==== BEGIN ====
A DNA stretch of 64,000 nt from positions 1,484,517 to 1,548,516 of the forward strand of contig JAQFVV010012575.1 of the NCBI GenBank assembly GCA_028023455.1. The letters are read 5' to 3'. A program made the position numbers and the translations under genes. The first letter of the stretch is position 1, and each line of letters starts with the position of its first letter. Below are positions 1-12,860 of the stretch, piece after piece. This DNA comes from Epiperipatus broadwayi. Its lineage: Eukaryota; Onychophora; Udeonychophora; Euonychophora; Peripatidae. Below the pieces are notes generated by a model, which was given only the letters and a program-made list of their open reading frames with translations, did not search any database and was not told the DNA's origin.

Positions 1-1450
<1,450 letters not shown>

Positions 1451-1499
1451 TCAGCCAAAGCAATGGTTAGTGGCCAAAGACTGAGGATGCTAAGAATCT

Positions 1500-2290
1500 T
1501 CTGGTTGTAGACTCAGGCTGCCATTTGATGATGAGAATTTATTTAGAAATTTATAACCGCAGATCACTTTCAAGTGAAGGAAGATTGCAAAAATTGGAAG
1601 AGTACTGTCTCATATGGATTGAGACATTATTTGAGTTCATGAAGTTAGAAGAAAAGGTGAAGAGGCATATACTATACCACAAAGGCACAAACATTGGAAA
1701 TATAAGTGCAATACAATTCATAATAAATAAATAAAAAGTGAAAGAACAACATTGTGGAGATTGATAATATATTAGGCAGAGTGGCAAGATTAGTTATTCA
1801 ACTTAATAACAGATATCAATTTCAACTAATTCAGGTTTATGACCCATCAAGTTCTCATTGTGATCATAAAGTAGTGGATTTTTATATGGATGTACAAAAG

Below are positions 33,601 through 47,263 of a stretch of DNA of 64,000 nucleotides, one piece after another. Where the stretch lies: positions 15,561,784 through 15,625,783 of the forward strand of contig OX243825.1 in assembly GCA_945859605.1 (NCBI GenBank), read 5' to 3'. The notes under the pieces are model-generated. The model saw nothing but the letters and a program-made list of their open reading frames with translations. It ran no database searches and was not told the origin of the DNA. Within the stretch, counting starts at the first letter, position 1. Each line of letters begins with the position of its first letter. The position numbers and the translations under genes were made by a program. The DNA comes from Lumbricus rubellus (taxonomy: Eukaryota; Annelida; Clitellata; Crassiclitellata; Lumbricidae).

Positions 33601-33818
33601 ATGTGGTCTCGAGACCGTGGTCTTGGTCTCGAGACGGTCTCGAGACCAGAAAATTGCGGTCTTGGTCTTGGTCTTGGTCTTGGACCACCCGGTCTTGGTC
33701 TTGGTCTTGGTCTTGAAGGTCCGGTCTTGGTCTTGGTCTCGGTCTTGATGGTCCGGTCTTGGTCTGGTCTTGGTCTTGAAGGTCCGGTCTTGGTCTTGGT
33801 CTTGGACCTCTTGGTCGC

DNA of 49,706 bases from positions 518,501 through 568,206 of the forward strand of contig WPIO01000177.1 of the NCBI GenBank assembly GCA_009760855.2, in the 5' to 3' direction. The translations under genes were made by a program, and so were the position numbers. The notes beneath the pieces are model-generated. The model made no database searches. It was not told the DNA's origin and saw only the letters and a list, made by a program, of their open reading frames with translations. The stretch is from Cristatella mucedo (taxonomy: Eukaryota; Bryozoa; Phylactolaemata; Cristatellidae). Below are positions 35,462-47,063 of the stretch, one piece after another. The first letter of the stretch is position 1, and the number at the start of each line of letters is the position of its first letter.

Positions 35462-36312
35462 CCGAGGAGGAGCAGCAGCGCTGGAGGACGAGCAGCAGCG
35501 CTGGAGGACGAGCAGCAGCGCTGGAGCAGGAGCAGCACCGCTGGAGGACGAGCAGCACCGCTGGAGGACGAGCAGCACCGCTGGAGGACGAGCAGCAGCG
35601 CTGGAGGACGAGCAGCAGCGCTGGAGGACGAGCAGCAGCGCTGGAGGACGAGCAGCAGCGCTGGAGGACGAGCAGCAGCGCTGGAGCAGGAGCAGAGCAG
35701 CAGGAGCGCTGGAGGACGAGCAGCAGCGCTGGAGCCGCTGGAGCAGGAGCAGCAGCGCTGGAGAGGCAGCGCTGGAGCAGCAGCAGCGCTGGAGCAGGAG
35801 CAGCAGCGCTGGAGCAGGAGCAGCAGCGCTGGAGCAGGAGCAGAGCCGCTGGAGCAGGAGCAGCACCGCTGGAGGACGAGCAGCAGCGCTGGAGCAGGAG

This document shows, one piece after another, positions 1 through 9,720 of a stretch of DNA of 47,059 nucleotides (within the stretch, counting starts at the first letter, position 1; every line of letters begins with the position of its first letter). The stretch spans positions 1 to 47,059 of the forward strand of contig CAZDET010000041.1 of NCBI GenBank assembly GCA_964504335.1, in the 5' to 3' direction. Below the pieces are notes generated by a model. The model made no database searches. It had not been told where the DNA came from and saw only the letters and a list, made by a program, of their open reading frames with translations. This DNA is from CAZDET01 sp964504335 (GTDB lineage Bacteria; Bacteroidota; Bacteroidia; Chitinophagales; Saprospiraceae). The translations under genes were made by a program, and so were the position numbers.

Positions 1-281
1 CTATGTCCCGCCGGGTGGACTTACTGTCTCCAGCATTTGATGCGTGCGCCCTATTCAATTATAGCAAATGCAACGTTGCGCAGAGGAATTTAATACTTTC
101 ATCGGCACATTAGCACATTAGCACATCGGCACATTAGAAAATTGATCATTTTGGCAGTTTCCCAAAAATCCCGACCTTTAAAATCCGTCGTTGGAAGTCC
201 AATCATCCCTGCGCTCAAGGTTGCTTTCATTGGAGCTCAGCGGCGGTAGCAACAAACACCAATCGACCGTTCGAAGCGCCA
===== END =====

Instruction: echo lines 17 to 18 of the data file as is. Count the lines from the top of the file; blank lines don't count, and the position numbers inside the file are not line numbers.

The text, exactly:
DNA of 49,706 bases from positions 518,501 through 568,206 of the forward strand of contig WPIO01000177.1 of the NCBI GenBank assembly GCA_009760855.2, in the 5' to 3' direction. The translations under genes were made by a program, and so were the position numbers. The notes beneath the pieces are model-generated. The model made no database searches. It was not told the DNA's origin and saw only the letters and a list, made by a program, of their open reading frames with translations. The stretch is from Cristatella mucedo (taxonomy: Eukaryota; Bryozoa; Phylactolaemata; Cristatellidae). Below are positions 35,462-47,063 of the stretch, one piece after another. The first letter of the stretch is position 1, and the number at the start of each line of letters is the position of its first letter.

Positions 35462-36312